Inverse association between altitude and obesity: A prevalence study among andean and low-altitude adult individuals of Peru

Orison O. Woolcott, Cesar Gutierrez, Oscar A. Castillo, Robert M. Elashoff, Darko Stefanovski, Richard N. Bergman

Research output: Contribution to journalArticle

25 Scopus citations

Abstract

© 2016 The Obesity Society. Objective To determine the association between altitude and obesity in a nationally representative sample of the Peruvian adult population. Methods This is a cross-sectional analysis of publicly available data from the Food and Nutrition National Center (CENAN, Peru), period 2009-2010. The Prevalence ratio of obesity and abdominal obesity was determined as a measure of association. Obesity and abdominal obesity were diagnosed based on direct anthropometric measurements. Results The final data set consisted of 31,549 individuals ≥20 years old. The prevalence ratio of obesity was as follows: 1.00 between 0 and 499 m (reference category), 1.00 (95% confidence interval 0.87-1.16) between 500-1,499 m, 0.74 (0.63-0.86) between 1,500-2,999 m, and 0.54 (0.45-0.64) at ≥3,000 m, adjusting for age, sex, self-reported physical activity, out-migration rate, urbanization, poverty, education, and geographical latitude and longitude. In the same order, the adjusted prevalence ratio of abdominal obesity was 1.00, 1.01 (0.94-1.07), 0.93 (0.87-0.99), and 0.89 (0.82-0.95), respectively. We found an interaction between altitude and sex and between altitude and age (P < 0.001, for both interactions) on the association with obesity and abdominal obesity. Conclusions Among Peruvian adult individuals, we found an inverse association between altitude and obesity, adjusting for multiple covariates. This adjusted association varied by sex and age.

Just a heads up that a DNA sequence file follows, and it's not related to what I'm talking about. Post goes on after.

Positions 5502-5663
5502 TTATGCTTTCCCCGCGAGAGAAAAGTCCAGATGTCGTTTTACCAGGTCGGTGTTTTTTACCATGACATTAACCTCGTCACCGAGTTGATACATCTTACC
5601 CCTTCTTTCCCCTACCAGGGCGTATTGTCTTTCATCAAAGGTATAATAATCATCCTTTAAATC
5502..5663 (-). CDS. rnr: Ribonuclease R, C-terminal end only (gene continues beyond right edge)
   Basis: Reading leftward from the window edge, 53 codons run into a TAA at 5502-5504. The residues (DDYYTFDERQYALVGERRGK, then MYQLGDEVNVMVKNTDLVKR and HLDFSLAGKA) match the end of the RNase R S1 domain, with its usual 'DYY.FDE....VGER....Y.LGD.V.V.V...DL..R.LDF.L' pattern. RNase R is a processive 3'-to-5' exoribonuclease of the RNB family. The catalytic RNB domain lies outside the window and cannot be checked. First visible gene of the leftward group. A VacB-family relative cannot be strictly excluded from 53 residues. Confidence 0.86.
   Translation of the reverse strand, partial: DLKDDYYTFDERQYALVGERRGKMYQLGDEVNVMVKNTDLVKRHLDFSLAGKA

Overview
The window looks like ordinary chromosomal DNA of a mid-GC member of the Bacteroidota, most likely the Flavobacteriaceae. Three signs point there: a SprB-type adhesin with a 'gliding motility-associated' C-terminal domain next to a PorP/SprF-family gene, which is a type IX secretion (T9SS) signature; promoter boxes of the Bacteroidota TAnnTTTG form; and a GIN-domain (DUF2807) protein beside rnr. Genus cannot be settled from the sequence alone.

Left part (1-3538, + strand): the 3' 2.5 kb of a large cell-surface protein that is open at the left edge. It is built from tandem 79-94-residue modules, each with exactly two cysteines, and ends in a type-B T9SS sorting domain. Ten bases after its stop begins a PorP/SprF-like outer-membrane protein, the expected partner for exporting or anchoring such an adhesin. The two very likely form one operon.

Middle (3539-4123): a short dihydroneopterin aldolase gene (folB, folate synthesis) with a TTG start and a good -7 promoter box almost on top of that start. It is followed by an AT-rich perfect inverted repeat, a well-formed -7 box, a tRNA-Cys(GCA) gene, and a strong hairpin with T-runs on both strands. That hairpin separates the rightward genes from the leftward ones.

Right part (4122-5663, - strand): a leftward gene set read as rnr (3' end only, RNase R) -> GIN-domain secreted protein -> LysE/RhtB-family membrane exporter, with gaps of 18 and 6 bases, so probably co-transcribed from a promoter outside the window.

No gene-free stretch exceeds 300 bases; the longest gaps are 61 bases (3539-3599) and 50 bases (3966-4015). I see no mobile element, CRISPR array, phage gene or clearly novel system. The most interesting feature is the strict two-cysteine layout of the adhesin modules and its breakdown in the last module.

Original languageAmerican English
Pages (from-to)929-937
Number of pages9
JournalObesity
DOIs
StatePublished - 1 Apr 2016

Fingerprint Dive into the research topics of 'Inverse association between altitude and obesity: A prevalence study among andean and low-altitude adult individuals of Peru'. Together they form a unique fingerprint.

  • Cite this